So that was my weekend. 71 species in walking distance from home. It might not have the cachet of, say, Grey-headed Lapwing, but I am pretty pleased with that. In total the collective managed 82 species across the Park and the Flats. Sure, you could go to Rainham and see that in a morning probably, but we take what we can get. I didn't do a great deal on the Bank Holiday Monday, I had had my fill. I did briefly consider Northumberland, but really? No, better to get into the garden and do a bit of work there. It will pay dividends later.

Monday 1 May 2023

The Gulf of Corinth - Part 2

I headed east early doors, studying the map the previous evening I had noticed that Delphi was between me and Athens. A further dose of ancient culture would surely do me no harm would it? Site of the famous Oracle, occupied since about 3000 BC if not significantly before. The Oracle was a person, a priestess (or rather lots of priestesses over the centuries) rather than an object, who medidated over some kind of chasm in the rock that spewed halucinogenic if not outright toxic gases. Thus originated various prophecies, and whilst I had no pressing questions I thought I ought to have a look seeing as I was almost passing.

I took the coast road as far as Panormos and then cut inland into the hills, a road that rose and rose via a series of switch-backs. The view was magnificent, the Gulf of Corinth spread beneath me. The birding where I chose to stop and admire the landscape was pretty damn good too.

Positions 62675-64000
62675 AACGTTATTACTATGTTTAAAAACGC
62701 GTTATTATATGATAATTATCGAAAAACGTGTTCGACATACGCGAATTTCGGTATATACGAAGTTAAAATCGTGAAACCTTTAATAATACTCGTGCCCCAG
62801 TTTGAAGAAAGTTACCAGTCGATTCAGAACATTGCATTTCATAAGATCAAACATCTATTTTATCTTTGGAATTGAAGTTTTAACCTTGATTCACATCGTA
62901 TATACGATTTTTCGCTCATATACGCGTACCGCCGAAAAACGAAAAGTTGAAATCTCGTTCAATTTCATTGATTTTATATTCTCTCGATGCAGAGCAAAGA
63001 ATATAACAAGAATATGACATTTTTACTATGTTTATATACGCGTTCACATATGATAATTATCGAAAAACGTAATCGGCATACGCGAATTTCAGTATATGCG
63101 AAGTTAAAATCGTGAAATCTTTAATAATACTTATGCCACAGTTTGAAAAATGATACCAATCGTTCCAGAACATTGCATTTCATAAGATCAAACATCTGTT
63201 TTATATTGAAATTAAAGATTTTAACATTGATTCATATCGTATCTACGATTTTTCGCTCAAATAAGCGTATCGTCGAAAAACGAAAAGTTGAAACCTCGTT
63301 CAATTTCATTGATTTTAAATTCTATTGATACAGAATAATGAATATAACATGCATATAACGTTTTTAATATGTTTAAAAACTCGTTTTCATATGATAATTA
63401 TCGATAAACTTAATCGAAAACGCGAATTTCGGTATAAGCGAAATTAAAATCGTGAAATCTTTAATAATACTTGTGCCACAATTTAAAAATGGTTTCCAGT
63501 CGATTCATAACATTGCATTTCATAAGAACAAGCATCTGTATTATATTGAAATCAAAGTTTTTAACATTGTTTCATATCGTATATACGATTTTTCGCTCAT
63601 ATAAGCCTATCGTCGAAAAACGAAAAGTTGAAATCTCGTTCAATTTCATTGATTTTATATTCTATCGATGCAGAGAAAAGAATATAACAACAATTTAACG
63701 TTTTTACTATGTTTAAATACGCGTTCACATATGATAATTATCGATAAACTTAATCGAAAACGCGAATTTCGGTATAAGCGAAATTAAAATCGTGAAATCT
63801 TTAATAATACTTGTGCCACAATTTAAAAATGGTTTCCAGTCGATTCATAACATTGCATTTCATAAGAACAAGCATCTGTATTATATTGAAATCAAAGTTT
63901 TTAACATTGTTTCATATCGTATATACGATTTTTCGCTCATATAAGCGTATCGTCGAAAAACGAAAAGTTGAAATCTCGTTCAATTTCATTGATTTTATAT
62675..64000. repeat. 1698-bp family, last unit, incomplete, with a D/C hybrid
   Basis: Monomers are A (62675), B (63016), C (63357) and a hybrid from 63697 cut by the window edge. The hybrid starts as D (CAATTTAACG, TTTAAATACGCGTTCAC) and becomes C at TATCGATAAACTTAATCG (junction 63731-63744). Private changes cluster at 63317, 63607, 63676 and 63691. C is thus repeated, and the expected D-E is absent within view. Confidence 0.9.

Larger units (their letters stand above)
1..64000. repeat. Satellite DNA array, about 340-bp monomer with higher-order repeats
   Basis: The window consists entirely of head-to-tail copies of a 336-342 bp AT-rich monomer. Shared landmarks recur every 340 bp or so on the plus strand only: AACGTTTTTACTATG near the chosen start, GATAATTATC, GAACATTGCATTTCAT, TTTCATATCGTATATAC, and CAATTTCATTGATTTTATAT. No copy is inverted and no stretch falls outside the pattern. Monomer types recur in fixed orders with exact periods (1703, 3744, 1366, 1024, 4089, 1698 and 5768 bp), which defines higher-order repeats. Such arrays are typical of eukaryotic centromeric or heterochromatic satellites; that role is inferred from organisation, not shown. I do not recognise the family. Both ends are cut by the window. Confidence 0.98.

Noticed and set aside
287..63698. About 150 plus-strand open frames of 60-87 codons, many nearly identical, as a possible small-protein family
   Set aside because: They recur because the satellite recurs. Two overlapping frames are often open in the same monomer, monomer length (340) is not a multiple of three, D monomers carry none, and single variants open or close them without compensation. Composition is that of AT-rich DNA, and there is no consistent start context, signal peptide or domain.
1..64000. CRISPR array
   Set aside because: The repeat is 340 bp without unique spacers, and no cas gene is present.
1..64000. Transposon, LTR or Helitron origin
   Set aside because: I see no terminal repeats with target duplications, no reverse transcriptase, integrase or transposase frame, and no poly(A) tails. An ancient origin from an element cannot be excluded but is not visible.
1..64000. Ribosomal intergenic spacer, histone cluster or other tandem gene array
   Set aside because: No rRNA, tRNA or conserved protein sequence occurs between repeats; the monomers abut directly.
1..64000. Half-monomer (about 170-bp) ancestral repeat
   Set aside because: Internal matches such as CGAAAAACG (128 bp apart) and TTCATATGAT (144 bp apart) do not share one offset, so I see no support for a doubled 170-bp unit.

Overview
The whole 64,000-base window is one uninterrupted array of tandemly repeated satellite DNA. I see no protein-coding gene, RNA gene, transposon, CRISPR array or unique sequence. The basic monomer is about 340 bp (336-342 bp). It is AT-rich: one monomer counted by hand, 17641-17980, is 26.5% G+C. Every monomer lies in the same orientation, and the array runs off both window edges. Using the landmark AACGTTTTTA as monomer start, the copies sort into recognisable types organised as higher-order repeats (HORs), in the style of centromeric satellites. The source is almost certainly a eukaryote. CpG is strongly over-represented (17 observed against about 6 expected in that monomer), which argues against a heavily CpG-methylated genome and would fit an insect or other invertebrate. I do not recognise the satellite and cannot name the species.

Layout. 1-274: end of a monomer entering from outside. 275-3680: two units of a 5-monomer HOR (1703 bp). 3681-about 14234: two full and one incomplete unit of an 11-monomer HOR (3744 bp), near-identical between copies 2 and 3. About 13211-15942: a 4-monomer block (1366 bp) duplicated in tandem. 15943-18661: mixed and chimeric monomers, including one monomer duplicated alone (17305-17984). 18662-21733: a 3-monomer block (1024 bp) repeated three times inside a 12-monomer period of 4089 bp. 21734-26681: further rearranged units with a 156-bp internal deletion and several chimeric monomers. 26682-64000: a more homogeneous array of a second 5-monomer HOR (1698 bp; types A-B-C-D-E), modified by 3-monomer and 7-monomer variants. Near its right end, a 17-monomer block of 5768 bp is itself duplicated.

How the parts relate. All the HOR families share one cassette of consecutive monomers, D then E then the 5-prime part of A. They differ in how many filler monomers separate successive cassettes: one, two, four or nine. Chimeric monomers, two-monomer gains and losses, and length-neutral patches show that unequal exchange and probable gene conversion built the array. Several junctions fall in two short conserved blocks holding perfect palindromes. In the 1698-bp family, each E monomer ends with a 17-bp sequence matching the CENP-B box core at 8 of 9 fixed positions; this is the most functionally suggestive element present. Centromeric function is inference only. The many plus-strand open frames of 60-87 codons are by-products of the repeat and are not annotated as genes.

Rock Nuthatches played up the slope, chasing each other around, and a call I could not place turned out to be a pair of Sombre Tits. Both of these species had been specific targets on birding trips not that long ago, to get them both at a random roadside stop in Greece was brilliant. Forget planning, just go birding. 

I was not alone at Delphi..... The word has spread, and many people were seeking enlightenment. With the numbers present I decided not to go in the site itself, but a little further down the road is the Tholos of Athena Pronaia which seemed as if could be highly photogenic. Indeed it was, and although it took a short while for a group of tourists to move out of the way, a familiar process could be enacted. It was also quite birdy, the clear highlight being a massive flock of about 250 Alpine Chough high above the site on Mount Parnassus.

Is Snuffi the one?


My next destination was the vast Kopaida Plain, a flat land of agriculture stuffed with birds of prey. I had two Hen Harrier, a Marsh Harrier, probably around 40 Buzzards, and lots of Kestrel. Corn Buntings were everywhere. You could easily spend a full day here criss-crossing the site in splendid isolation, but I had to get t0 Athens and had to get going. In the spring it would be likely be immense.

I managed to spend about half an hour at the Yliki Floodplain where I added a White Stork and Pintail to my weekend list. Before heading to the airport I visited the Vravona Wetland which seriously underwhelmed - per eBird it is one of the most productive sites in the area but possibly 5pm isn't the time to go and in any event I was up against the clock. I came to close to 100 species in my two days, and more importantly had a great time exploring.